Sep 20, 2023
The Church of Jesus Christ of Latter-day Saints has been busy recently announcing a number of new temples, especially here in the United States. When you look at many of the announcements, they would be what you might expect in terms of size and the population centers where they will be built. Here are some examples of the recent announcements:
Fort Worth, Texas, population 957,000, temple size 33,000 square feet
Austin, Texas, population 964,000, temple size 30,000 square feet
Bakersfield, California, population 403,500, temple size 30,000 square feet
Modesto, California, population 218,000, temple size 30,000 square feet
San Jose, California, population 1,000,000, temple size 30,000 square feet
Grand Rapids, Michigan, population 199,000, temple size 20,000 square feet
However, one recent announcement stands out in stark contrast to those listed above and most of those recently built. The LDS Church has proposed an 88,000-square-foot temple in Heber City.
Heber City’s population is 16,859. If you wanted to include all of Wasatch County, where Heber City resides, the population is 38,166. So the church is proposing an 88,000 square foot structure in a rural/residential community.
For perspective, the LDS Church is proposing to build a temple 60% larger than the White House next to hay fields and residential homes.
It gets even more curious: The proposed temple will have two spires, one rising to 210 feet and the other to over 140 feet in the air. To compound the spectacle, the temple will be built on an approach to the Heber Valley Airport. So to accommodate the FAA, the building will require red lights and the tallest spire will need flashing red lights at the top 24 hours a day.
I think you would be hard pressed to find any architect from any notable university that would find the aesthetics and scale of this proposed temple is in any way appropriate.
So how did we get here?
That is a question that many of us are wondering and perhaps even some in the LDS Church. These temples are opulent structures. Little expense is spared in the materials used in building them and lighting them. Recent temples have had limestone quarried from Bethlehem and Turkey, wood imported from the Congo River, and the most modern lighting available.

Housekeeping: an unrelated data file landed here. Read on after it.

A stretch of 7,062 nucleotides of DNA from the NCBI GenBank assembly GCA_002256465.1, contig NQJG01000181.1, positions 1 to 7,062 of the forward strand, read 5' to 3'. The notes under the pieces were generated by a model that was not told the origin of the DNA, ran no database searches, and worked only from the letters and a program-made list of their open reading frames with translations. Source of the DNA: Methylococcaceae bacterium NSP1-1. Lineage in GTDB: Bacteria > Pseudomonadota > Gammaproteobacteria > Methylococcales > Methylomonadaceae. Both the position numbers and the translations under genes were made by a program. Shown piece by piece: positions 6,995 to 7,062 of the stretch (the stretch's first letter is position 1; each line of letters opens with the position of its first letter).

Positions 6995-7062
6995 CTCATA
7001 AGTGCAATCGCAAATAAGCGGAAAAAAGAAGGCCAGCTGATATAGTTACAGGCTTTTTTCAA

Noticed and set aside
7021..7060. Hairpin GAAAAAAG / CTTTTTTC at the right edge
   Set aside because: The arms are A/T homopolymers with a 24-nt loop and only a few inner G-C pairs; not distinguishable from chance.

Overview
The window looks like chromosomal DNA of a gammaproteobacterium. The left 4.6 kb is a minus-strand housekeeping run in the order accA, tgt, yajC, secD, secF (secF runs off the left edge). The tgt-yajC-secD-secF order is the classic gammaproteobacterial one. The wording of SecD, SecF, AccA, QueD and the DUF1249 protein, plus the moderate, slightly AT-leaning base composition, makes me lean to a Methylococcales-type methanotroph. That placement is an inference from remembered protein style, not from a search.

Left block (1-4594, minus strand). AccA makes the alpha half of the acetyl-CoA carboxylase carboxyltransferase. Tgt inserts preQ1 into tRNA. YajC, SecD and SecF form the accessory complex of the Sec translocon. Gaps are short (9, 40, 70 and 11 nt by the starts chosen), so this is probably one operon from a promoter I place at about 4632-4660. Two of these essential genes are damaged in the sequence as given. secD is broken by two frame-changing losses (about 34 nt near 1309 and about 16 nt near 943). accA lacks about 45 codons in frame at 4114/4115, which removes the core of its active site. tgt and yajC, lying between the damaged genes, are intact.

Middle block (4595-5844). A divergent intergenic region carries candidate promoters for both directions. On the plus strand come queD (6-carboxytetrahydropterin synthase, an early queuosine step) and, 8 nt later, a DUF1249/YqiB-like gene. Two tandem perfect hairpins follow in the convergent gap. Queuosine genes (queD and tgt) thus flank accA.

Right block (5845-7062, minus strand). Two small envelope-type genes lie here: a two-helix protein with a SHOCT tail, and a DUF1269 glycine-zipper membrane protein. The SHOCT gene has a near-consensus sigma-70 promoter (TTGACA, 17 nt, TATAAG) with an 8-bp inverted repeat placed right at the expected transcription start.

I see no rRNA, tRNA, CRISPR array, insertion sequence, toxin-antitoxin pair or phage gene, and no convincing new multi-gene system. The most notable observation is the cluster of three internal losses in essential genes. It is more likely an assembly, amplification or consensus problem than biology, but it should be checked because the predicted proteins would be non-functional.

In the words of a church bishop, Gérald Caussé, “We have a vision of the church that is, can I say, grandiose.” With a cost estimated near $90 million (based on a recent Wall Street Journal article) that is an understatement and especially in a small community of 17,000 people.
Building temples is not the problem, per se. Other religions, like Islam and Hindi, build them as well. But are there no limits?
I was raised a Missouri Synod Lutheran. Building temples, whether for the glorification of God or for outreach to grow the flock, is not a part of that faith. Lutheran teaching more often focused on charity, austerity, morality and humility — some of the defining characteristics of Jesus. It is hard to find any of those characteristics in the building of this temple at this expense in a community of this size.
Maybe those characteristics are not important in this case. Maybe it is about showing devotion and the glorification of God. Then I guess there will be much less of that in Austin, Fort Worth and Bakersfield.
I am not sure how the LDS Church decides. But is it not possible to show devotion and to glorify God, for let’s say half the money and scope of this temple while putting the rest to work on some of those other teachings of Jesus I am more familiar with?